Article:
Making some trivial issues to be political under the banner of free speech churns the debating ground into dogma
Last week, I went on Fuse FM to discuss the recent decision by the SU to stop the sale of The Daily Star on campus—a decision that was justified by its objectification of women. The controversy surrounding the decision began in this paper, as it was deemed a violation of free speech. In discussing the Senate’s decision, I had only one real question: was it selling? It was not.
The SU could have stopped selling it for that reason alone. They had no reason to make the decision political. No private business has an obligation to do anything which does not add to its profits on claims of “free speech”. It would be similarly naïve to want to ban something that was making a profit on the belief that it was sending a political signal. The lack of sales of The Daily Star was a market signal that its presence was not of enough value to students on campus.
The dispute over this decision, however, is entirely around the politicisation of these matters—which is completely unnecessary, in my opinion. Not many things in life are political, but in recent years the politicisation of all activity is ramping up. This creates ideological tension and drives division.
Politics is a necessary evil, but too much politics leads to unnecessary conflict. I believe I was asked to discuss the issue due to my criticism the no-platforming of famous speakers last year, but even then it was a pragmatic criticism, and not one of free speech. As someone who still is vehemently opposed to no-platforming, the safe space policy, and political correctness more generally, I think I would do the cause some justice by disowning those who believe it to be a free speech issue.
Some philosophical background on the nature of free speech is useful in defending this decision. Free speech is a prima facie right (albeit one of the more important ones), meaning that there are certain rights that take precedent over it—namely, life and property. The right to free speech is not the ability to say whatever one likes, wherever one likes, but rather a civic obligation to criticise prevailing power structures, in the hope of affecting positive change. For this reason nobody objects to the fact that you cannot incite violence in your speech, or say insulting things to someone in their home despite their requests for you to stop.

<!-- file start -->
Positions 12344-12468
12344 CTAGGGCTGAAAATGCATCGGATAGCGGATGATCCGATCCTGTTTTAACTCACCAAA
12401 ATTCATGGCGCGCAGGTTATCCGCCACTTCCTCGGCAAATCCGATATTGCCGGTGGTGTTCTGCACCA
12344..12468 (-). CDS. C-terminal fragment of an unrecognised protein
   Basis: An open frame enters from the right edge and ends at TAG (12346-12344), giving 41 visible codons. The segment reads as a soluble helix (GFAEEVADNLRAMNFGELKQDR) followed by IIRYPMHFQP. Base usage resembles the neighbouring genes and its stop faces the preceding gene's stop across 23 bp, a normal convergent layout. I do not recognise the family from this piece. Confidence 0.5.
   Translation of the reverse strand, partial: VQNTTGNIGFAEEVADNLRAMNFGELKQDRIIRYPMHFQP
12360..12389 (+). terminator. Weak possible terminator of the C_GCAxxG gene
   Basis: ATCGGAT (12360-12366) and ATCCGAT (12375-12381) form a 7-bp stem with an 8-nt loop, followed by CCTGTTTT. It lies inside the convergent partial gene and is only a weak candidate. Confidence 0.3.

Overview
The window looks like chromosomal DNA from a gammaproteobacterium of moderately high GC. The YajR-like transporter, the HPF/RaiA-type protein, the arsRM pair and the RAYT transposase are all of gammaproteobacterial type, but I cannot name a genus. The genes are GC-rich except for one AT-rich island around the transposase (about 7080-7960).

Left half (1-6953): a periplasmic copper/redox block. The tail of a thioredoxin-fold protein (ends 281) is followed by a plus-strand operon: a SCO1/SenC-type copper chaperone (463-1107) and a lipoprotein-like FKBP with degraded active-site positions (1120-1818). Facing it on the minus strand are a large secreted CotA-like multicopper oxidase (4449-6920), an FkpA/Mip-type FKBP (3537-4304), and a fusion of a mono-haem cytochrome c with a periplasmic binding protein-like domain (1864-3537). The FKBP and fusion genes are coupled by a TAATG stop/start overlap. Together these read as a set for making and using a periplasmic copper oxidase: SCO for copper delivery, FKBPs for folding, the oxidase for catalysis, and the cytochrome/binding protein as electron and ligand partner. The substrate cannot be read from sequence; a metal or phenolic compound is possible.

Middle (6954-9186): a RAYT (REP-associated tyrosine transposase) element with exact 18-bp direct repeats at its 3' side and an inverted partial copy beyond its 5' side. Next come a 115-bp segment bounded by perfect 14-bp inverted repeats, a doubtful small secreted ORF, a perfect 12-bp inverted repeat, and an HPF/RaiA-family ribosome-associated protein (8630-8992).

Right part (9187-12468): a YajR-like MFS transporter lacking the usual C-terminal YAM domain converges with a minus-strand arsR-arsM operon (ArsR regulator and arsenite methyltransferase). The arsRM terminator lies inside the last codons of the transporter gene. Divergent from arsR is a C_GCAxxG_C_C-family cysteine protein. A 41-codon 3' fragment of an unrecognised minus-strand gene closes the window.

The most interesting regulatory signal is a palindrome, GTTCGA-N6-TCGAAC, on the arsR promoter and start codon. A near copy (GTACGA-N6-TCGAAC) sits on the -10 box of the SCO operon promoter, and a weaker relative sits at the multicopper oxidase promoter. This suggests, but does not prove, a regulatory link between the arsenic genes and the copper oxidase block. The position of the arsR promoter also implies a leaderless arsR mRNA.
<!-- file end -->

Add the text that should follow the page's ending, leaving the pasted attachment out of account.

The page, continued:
True free speech concerns the public domain and related spaces. Since the Students’ Union is private property, and the Senate has been given a mandate (although it is one that I find questionable) to ensure its democratic functioning, they do have the right to decide what is, and is not, exhibited on their grounds. This is why free speech is not the appropriate grounds on which to contest these decisions.
The problems with political correctness, and the subsequent rise of safe spaces and no platforming, is that they stifle debate and insulate students from social issues. Students have historically been at the forefront of positive progress in society. When you try to block certain issues being heard, it does not aid in combatting them. Rather, these decisions lead to a false sense of security and satisfaction; it creates a culture in which students begin to believe that all educated people think like them—which is simply not the case.
A prime example of this is the Brexit debate on campuses across the country, where those who voted for Leave were classified as ignorant, since students were generally exposed only to other pro-Remain students and academics. This is bad practice for an academic environment, and harmful to students whose opinions should be constantly challenged as to make them more well-rounded critical thinkers. What it is not, however, is a violation of your right to free speech.
By turning the debate into something of political philosophy, those who campaign for free speech create a dogmatic environment. Instead of explaining the reasons why it is beneficial to allow for controversial speakers, their pitch that the Senate is some tyrannical, rights-violating entity is simply too extreme for the vast majority of students who likely do not feel strongly either way. This dogmatic attitude has turned many who would have otherwise been against no-platforming and safe spaces into supporters—out of sheer dislike for the style of ‘free speech’ arguments.
This is not to say that the safe-spacers themselves are presenting pragmatic arguments. Drawing ideological battlegrounds leads to apathy amongst the majority, and disgust from otherwise favourable students. In calling the removal of The Daily Star a violation of free speech, I suspect a few thoughts go through readers’ minds. Either that one finds the third-grade smut that is The Daily Star a valuable intellectual contribution, or that the free speech campaigners find no battle too small.
Not everything is political, and to cease the sale of something is not the equivalent of banning it. Picking battles and being pragmatic go a long way in gaining student support and shifting the Overton window of opportunity for change. This sort of humility would help the debate on both sides.